Relatively few Hindus know that there's an art to flipping hamburgers. When the burger hits the grill, you can't press too hard with the spatula, or the flattened burger will later poke un-aesthetically out of the bun. You have to flip it at just the right moment so the beef is imbued with a smoky flavor without removing its juiciness.

I am a Hindu who flipped burgers for a living all through college. I had grown up in a devout Hindu household in India, but when I came to America to attend Mount Holyoke College, like most undergraduates, I needed money. For the princely sum of $5 an hour, I worked at the college cafeteria, flipping burgers for the lunch line.

While interviewing for the job, I didn't tell my supervisor that not only was I a vegetarian who had never eaten a burger in my life but that eating beef was against my religion. What was the point of telling a ruddy, plump man surrounded by frozen beef patties about the sin associated with killing cows? Besides, I wouldn't have gotten the job.

So I wore white plastic gloves and tried to ignore the fact that the speckled brown patty on the grill was once a cow like those that villagers in India worshiped as Kamadhenu--the mythical "wish-cow" that granted anything a devotee wished for. When the smell of beef got too intense, I resorted to covering my face with a mask, telling my bewildered supervisor that I felt a cold coming on and didn't want to infect anybody. When I called my anxious parents to assure them that I had a job, I didn't tell them that I was flipping burgers. Instead, I vaguely murmured the words "cafeteria" and "lunch line." What was the point of telling my mother, who didn't even eat at restaurants that served meat, that her only daughter flipped hamburgers? She would have demanded that I return to India immediately and held elaborate purification ceremonies to rid me of my bad karma. Telling my parents that I was touching beef, albeit through white plastic gloves, would only make them conjure up images of the butcher shops in Madras, where meaty, red-veined carcasses caused passing Hindus to avert their eyes and mutter a prayer. Besides, the meat I touched was a sanitized slab that bore no resemblance to the organic shapes that dripped blood in those butcher shops.

As an immigrant Hindu, my life is full of such paradoxes. Frequently, I am confronted with images that ought to offend me, but the society I am in removes the context of that offense.

On another occasion, while I was on a business trip to Argentina, a wealthy Buenos Aires investor invited a group of us to his home for dinner. After cocktails and polite conversation, he proudly led the group to his backyard to show us what we were going to have for dinner. A whole cow was roasting over an open fire, dripping juices that made the fire crackle. My husband--also a vegetarian--and I glanced at each other and walked back into the house, covering our mouths with handkerchiefs. How does one inform a genial host that he has committed sacrilege? We did not.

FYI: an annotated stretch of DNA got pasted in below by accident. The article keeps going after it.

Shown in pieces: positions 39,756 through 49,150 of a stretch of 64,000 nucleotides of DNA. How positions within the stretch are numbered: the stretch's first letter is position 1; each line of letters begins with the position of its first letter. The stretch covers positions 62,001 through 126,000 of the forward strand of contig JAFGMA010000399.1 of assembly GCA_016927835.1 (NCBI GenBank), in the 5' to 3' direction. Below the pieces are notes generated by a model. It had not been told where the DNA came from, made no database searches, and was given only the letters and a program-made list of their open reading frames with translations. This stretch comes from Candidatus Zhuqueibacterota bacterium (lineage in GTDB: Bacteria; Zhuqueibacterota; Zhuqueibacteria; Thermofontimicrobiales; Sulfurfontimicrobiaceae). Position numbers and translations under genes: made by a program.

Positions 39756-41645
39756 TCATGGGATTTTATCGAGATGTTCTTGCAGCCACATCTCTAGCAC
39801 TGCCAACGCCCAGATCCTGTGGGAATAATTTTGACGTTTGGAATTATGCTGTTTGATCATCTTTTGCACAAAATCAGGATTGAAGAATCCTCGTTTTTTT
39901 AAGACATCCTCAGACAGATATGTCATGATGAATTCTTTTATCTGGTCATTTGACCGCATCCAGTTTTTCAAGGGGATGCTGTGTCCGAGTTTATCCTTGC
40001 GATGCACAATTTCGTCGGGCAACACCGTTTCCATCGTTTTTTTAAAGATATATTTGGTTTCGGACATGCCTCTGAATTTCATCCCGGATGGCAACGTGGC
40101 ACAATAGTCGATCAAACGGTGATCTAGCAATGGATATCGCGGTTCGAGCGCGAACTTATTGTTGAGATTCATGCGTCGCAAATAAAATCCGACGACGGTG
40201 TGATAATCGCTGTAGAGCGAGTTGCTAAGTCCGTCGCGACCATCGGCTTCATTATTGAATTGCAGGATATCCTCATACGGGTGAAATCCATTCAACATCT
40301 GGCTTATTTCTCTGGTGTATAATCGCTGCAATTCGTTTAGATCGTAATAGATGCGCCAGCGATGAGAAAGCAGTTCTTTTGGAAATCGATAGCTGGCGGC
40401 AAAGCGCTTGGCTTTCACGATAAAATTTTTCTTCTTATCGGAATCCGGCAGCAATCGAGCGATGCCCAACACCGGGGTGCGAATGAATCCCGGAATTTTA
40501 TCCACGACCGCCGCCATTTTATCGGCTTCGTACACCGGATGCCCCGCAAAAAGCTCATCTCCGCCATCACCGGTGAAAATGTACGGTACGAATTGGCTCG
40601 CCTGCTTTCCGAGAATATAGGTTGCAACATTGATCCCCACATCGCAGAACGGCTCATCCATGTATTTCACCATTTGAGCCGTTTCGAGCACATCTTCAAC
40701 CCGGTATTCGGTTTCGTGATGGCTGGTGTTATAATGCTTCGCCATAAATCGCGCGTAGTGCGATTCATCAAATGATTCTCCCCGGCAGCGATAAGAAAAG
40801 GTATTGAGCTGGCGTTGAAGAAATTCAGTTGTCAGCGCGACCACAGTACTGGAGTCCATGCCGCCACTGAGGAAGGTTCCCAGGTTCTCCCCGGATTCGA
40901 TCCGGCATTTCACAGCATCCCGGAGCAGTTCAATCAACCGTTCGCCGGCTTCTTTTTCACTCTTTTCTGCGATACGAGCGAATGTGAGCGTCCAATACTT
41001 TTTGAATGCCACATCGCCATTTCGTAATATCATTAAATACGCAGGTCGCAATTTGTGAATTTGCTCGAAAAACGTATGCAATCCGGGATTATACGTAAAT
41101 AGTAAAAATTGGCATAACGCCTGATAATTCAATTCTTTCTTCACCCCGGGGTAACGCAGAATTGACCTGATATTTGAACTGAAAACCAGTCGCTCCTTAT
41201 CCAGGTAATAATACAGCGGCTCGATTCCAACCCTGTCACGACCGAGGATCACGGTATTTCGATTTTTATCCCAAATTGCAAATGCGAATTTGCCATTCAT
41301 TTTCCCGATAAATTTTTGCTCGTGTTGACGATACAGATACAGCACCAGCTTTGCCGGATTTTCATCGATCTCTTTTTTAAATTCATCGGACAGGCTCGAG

What surprises me about those two incidents is not my sense of moral outrage but my lack thereof. For me, being a vegetarian is not a political statement. It is not a battle where I lecture others about how they are besmirching their bodies by eating meat. I don't seek to convert others to vegetarianism. I just want to be left alone to practice my own. What is the point of preaching vegetarianism in a country where McDonald's and Burger King are ubiquitous? And what leg do I have to stand on when other Hindus I know are themselves eating beef?

Sometimes, I wonder if I am being too passive. After all, the Hindu religion states that eating beef is a sin. The Rig Veda venerates the cow as representing the maternal aspect of the earth, since it is the source of milk, ghee, butter, and yogurt, essential elements of a Hindu meal. In Indian villages, cows are an integral part of a Hindu household and frequently roam around fenced backyards. They are given a sacred place in rituals and ceremonies. Both Hinduism and Jainism--two religions that originated in India--venerate herbivorous animals, which seek nothing more than hay or grass, in exchange for which they give us everything they produce.

When I read stories from Hindu mythology to my daughter, I think I ought to stand on my soapbox and tell the world to treat every living thing with respect. I tell myself to be more assertive and vocal about my beliefs, even if I am in a minority. But preaching is harder than practicing. Part of the reason is that Hinduism, like Judaism, doesn't seek to convert or proselytize. For me to tell my Hindu friends that they are sinners because they eat beef is an anathema. It is a level of evangelism that I haven't yet found the courage or desire to indulge in.

So for now, I won't flip burgers because I don't need the money anymore. I won't dine at steakhouses, even if I am invited, because the smell grosses me out. I will not step into fish markets because the beady eyes of dead fish make me want to retch. I may even write a column espousing vegetarianism. But for me to assume a mantle of moral rectitude simply because I don't eat meat involves taking ownership of something that goes beyond a food preference and accepting how intertwined it is with my worldview and value system. It involves, in a sense, coming out of the closet. For that, I am not ready. Yet.

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